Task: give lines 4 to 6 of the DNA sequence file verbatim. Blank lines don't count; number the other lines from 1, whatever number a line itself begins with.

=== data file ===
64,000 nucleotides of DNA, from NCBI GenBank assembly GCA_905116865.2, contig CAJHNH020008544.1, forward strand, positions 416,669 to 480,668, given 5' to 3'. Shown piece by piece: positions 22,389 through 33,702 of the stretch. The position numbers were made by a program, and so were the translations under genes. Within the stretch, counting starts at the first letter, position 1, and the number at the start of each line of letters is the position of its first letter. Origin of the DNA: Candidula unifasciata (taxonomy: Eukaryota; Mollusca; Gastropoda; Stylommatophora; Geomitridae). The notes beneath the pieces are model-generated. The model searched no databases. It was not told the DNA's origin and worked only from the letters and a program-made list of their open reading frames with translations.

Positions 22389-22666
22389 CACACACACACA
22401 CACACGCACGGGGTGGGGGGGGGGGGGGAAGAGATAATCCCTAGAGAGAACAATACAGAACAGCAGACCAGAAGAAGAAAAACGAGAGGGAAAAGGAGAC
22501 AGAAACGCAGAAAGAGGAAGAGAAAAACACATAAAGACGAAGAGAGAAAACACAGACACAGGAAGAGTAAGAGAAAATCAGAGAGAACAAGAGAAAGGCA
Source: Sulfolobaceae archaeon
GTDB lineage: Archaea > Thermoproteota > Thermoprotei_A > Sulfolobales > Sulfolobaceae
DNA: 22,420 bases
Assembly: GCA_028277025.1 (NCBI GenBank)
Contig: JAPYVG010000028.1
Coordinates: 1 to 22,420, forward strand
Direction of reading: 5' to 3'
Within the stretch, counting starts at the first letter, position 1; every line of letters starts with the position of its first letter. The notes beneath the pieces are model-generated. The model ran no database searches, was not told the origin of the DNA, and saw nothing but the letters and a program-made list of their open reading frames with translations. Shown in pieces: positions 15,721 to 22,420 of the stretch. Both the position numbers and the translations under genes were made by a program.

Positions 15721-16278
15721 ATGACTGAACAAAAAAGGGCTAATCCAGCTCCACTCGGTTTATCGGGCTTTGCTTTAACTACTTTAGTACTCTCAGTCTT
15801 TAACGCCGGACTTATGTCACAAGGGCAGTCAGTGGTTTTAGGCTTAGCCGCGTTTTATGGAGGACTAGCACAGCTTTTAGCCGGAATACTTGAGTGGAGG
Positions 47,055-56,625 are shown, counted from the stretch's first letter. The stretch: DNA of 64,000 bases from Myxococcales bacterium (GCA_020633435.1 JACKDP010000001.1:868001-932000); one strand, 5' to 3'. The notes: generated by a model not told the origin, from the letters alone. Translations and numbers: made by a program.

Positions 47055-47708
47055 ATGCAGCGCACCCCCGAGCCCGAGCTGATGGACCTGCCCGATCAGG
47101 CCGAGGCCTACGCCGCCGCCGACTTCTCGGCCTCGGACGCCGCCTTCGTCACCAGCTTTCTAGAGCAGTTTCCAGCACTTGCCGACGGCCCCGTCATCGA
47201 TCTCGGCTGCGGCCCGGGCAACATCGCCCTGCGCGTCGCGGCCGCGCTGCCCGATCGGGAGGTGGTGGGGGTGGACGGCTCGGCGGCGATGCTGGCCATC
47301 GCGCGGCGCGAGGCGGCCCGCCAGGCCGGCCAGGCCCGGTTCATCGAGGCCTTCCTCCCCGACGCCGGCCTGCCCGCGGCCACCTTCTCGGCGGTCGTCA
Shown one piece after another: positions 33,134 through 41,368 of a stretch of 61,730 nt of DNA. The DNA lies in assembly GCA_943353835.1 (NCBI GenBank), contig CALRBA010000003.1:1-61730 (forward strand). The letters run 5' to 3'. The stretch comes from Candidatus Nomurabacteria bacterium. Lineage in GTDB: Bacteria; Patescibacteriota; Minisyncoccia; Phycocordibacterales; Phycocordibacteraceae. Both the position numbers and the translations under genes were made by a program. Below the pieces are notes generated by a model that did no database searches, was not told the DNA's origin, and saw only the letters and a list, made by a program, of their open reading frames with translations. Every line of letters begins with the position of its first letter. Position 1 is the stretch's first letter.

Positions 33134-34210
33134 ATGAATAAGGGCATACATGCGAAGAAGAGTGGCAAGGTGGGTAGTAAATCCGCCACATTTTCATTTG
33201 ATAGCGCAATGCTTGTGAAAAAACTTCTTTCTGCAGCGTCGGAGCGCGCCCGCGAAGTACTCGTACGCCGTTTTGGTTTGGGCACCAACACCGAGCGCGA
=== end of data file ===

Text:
22401 CACACGCACGGGGTGGGGGGGGGGGGGGAAGAGATAATCCCTAGAGAGAACAATACAGAACAGCAGACCAGAAGAAGAAAAACGAGAGGGAAAAGGAGAC
22501 AGAAACGCAGAAAGAGGAAGAGAAAAACACATAAAGACGAAGAGAGAAAACACAGACACAGGAAGAGTAAGAGAAAATCAGAGAGAACAAGAGAAAGGCA
Source: Sulfolobaceae archaeon